The coalition is seeking to demonstrate its commitment to helping “hardworking people with energy bills” (as ever, one wonders, what about less hardworking people?) by formally announcing its planned changes to green levies. It promises that the average customer will save £12 through the transfer of the Warm Homes Discount into general taxation (Labour’s response is that the government is giving with one hand and taking with another), £30-£35 through a reduction in the cost of the Energy Company Obligation and £5 through savings to network costs, meaning an overall reduction of around £50. Labour has responded by noting that, with the average energy bill up £120, prices will still be around £70 higher than last year. Unless George Osborne has something extra up his sleeve for Thursday’s Autumn Statement, the Tories are likely to find it harder than they hope to neutralise Miliband’s price freeze.
The government’s cost-of-living drive has also been undermined by the claim that it is seeking to reduce the number of households classed as fuel poor by changing the official definition. A report from the cross-party Commons environmental audit committee notes that the Energy Bill includes a clause redefining fuel poverty from any household that needs to spend more than 10% of its income “to maintain an adequate level of warmth” to any household that has “above average” fuel costs that leave them with “a residual income below the official poverty line”. The effect of this change would be to reduce the number of households classed as fuel poor from 3.2 million to 2.4 million, or from 15% to 11%. This is because the new definition excludes any household that spends less than average on energy to keep warm (as many poorer families do).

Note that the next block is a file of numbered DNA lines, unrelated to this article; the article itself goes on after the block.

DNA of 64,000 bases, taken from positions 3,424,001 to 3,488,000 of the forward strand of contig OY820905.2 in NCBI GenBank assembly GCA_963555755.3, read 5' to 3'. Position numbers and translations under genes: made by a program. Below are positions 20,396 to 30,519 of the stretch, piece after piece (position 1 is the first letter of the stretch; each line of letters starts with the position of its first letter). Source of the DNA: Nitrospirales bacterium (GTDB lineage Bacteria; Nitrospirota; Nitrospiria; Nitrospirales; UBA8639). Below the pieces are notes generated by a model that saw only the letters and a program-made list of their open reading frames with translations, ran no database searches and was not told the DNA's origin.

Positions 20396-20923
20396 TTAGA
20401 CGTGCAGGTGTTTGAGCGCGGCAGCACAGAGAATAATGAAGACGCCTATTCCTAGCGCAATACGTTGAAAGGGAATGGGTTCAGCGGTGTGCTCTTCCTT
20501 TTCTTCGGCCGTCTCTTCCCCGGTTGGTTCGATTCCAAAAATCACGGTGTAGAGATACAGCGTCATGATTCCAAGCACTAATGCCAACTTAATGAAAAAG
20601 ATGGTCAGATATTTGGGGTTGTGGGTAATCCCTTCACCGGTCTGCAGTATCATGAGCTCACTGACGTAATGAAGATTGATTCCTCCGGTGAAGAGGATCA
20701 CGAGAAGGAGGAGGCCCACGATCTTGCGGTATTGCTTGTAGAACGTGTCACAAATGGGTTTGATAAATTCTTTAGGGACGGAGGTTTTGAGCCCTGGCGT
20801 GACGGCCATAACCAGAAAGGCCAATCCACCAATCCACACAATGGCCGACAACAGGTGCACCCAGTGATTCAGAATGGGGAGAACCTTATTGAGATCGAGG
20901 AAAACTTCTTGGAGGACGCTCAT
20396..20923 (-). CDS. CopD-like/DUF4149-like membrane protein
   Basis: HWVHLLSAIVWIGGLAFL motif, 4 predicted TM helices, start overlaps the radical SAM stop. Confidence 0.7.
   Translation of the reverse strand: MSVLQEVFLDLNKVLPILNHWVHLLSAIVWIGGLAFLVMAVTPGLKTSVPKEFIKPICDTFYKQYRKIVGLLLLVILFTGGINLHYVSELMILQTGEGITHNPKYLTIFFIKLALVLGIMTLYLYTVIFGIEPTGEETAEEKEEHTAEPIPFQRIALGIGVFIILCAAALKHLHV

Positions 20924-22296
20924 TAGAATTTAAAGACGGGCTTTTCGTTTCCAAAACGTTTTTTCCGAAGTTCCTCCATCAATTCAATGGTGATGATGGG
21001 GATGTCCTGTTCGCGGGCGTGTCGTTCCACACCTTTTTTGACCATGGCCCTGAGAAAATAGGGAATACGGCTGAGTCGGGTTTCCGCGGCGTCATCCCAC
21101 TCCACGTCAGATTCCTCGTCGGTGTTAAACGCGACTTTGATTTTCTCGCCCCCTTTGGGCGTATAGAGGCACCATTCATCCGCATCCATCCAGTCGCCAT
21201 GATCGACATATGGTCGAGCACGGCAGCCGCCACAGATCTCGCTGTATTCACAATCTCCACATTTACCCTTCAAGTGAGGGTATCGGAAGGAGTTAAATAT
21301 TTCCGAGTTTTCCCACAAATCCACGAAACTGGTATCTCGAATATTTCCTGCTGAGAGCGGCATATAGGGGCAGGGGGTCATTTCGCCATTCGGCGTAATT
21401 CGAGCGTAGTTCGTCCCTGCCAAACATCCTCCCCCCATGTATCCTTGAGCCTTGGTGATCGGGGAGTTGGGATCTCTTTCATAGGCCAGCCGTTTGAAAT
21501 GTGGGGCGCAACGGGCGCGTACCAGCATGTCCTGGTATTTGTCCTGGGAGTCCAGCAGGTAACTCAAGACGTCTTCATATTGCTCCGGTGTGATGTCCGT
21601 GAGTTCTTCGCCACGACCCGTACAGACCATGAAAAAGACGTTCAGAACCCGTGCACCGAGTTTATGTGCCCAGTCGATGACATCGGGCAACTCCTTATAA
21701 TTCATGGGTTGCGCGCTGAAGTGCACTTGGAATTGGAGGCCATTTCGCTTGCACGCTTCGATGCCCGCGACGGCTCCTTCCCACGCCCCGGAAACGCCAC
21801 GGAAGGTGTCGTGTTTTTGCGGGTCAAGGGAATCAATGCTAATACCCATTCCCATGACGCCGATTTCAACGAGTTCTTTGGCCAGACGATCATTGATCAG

Labour MP Joan Walley, who chairs the commitee, said: “The government is shifting the goalposts on fuel poverty so that official statistics record far fewer households as fuel-poor.
“The changes to the fuel poverty definition and target, in part being made through amendments to the Energy Bill, should be stopped unless the government is prepared to make a public commitment to end fuel poverty altogether.”
A spokesman for the Department of Energy and Climate Change has responded by insisting that “the changes to the fuel poverty definition helps to get a better understanding of the causes and depth of fuel poverty, and to target policies more effectively”. Energy minister Michael Fallon has previously told parliament: “The new definition allows us to understand much better what the actual depth of fuel poverty is in a particular household rather than simply the extent of it”.
But whether or not the change is well-intentioned, the perception that the coalition (which has become renowned for its abuse of statistics) is attempting to disguise the true number in fuel poverty is not one it should welcome.